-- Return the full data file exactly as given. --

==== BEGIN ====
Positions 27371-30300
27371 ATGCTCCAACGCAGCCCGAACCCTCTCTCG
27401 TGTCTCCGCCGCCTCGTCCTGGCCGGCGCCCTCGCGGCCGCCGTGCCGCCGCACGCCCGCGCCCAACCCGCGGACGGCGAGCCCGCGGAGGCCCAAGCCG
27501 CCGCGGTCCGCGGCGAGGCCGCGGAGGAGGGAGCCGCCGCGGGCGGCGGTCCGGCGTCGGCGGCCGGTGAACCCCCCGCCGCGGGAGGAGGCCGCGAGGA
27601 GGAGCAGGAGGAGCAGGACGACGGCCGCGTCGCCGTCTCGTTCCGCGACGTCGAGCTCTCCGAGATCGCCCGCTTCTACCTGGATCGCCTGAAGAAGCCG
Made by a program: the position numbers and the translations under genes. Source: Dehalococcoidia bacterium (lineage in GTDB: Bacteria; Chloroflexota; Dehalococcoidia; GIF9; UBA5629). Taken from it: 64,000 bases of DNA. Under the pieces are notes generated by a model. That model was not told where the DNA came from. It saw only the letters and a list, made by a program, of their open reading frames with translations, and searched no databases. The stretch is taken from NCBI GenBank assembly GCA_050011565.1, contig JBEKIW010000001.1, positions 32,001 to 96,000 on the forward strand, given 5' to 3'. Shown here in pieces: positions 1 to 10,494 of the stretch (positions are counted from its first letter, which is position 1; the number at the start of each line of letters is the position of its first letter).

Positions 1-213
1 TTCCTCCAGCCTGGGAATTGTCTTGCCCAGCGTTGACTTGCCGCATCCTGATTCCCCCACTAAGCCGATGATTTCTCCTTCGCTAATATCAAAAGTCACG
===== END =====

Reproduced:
Positions 27371-30300
27371 ATGCTCCAACGCAGCCCGAACCCTCTCTCG
27401 TGTCTCCGCCGCCTCGTCCTGGCCGGCGCCCTCGCGGCCGCCGTGCCGCCGCACGCCCGCGCCCAACCCGCGGACGGCGAGCCCGCGGAGGCCCAAGCCG
27501 CCGCGGTCCGCGGCGAGGCCGCGGAGGAGGGAGCCGCCGCGGGCGGCGGTCCGGCGTCGGCGGCCGGTGAACCCCCCGCCGCGGGAGGAGGCCGCGAGGA
27601 GGAGCAGGAGGAGCAGGACGACGGCCGCGTCGCCGTCTCGTTCCGCGACGTCGAGCTCTCCGAGATCGCCCGCTTCTACCTGGATCGCCTGAAGAAGCCG
Made by a program: the position numbers and the translations under genes. Source: Dehalococcoidia bacterium (lineage in GTDB: Bacteria; Chloroflexota; Dehalococcoidia; GIF9; UBA5629). Taken from it: 64,000 bases of DNA. Under the pieces are notes generated by a model. That model was not told where the DNA came from. It saw only the letters and a list, made by a program, of their open reading frames with translations, and searched no databases. The stretch is taken from NCBI GenBank assembly GCA_050011565.1, contig JBEKIW010000001.1, positions 32,001 to 96,000 on the forward strand, given 5' to 3'. Shown here in pieces: positions 1 to 10,494 of the stretch (positions are counted from its first letter, which is position 1; the number at the start of each line of letters is the position of its first letter).

Positions 1-213
1 TTCCTCCAGCCTGGGAATTGTCTTGCCCAGCGTTGACTTGCCGCATCCTGATTCCCCCACTAAGCCGATGATTTCTCCTTCGCTAATATCAAAAGTCACG